University of Vermont

Department of Animal Science (ASCI)

Graduate Programs

Graduate Programs


Outstanding students interested in various aspects of animal science can pursue both the Master and PhD degrees within the Department. Students pursuing the PhD become members of the ANFS (Animal, Nutrition and Food Science) PhD graduate program and conduct their research under the guidance of an ASCI mentor. Students interested in obtaining a PhD in any area related to Animal Science can contact the graduate program coordinator, Dr. David Kerr

2007 Graduate Students
Animal Science Graduate Students

During their program of study, graduate students at UVM work closely with their faculty mentor and committee members who are often from other Departments. Typically a Masters degree candidate acquires skills in research design and conduct as well as methodologies relevant to their research project. Candidates for the PhD gain these skills as well as the ability to independently conduct, design and review their own research. Our students also undertake a variety of coursework during their program and are given the opportunity to gain valuable teaching skills that we feel are essential for all students in the sciences.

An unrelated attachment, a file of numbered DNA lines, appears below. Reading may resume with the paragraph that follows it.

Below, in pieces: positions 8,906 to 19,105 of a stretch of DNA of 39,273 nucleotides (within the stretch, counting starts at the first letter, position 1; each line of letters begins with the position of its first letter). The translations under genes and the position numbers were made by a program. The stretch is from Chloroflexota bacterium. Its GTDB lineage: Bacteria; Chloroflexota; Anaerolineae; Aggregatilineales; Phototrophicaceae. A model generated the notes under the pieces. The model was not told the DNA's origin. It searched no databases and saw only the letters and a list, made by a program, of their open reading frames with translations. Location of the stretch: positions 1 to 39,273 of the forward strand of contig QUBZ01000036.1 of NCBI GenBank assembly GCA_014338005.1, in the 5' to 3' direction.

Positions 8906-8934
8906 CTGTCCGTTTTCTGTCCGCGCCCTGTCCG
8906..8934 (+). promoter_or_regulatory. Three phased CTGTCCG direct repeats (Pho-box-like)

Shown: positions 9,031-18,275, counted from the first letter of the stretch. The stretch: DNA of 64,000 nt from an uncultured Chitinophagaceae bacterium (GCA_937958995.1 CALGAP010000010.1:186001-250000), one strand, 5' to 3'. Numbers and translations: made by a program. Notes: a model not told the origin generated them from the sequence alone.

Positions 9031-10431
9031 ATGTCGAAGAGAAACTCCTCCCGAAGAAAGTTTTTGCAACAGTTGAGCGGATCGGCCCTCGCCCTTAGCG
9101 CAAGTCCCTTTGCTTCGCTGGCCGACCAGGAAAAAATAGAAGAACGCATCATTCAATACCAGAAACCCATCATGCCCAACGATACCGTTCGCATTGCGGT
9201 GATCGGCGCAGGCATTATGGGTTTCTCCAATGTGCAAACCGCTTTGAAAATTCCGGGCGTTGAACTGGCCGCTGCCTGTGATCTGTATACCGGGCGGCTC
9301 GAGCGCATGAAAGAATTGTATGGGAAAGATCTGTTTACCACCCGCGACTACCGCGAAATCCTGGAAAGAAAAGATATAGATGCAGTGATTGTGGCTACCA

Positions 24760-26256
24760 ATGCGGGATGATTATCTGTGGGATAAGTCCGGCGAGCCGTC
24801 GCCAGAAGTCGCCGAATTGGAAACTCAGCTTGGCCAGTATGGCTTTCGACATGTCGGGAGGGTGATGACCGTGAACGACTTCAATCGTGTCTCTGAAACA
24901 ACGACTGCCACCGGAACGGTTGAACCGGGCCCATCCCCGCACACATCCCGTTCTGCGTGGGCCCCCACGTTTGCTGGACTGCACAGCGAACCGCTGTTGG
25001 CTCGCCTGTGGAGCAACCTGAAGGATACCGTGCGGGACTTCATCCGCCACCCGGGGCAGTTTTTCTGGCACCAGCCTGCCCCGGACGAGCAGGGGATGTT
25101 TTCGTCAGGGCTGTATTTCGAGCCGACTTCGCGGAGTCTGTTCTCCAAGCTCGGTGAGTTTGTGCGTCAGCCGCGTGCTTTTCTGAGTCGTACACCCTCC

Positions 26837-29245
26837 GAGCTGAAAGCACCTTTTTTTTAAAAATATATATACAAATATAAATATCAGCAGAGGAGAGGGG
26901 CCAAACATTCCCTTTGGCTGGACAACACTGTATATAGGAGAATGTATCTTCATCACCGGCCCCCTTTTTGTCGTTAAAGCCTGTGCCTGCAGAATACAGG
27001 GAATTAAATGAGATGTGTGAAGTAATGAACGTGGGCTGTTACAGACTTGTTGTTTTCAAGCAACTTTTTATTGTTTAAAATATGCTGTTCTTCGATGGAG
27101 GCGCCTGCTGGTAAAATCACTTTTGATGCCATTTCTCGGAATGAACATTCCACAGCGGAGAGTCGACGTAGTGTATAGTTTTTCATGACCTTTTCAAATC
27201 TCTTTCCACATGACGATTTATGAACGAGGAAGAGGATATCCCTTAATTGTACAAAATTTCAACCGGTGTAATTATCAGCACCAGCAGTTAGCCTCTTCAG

John BarlowA unique aspect of graduate study within the Department is the opportunity to be part of a research group focused on a variety of topics related to Lactation and Mammary Gland Biology. This research focus within the Department is an international strength that affords students the opportunity to specialize in scientific questions related to cell and developmental biology, animal and dairy science and nutrition, lactation, mastitis and breast cancer. Prospective students are encouraged to explore the research being pursued by faculty within the Department  and contact them with inquiries.

Kiera FinucaneGraduate students enjoy access to a variety of excellent facilities across campus. Our nearby Miller research facility is used for studies involving livestock and complements other animal facilities on campus that are used to study models such as genetically-modified rodents. Several faculty within ASCI are members of the Vermont Cancer Center that provides students with access to state-of-the-art microscopy and genetic analysis facilities. Our relationship with the Miner institute also provides the opportunity for students to explore additional research topics in dairy cattle nutrition and behavior. Did we mention that Burlington continually ranks as one of the most livable cities in the US?

Jennie Scudder &
           Nikki TurkSeveral mechanisms exist for the financial support of excellent candidates. Applications are typically reviewed on a rolling basis and can be submitted through the Graduate College at UVM. Students can either apply for admission to the Animal Sciences MS program or the ANFS PhD program. Please contact the graduate program coordinator, Dr. David Kerr with any questions you might have.


Last modified January 28 2013 02:43 PM

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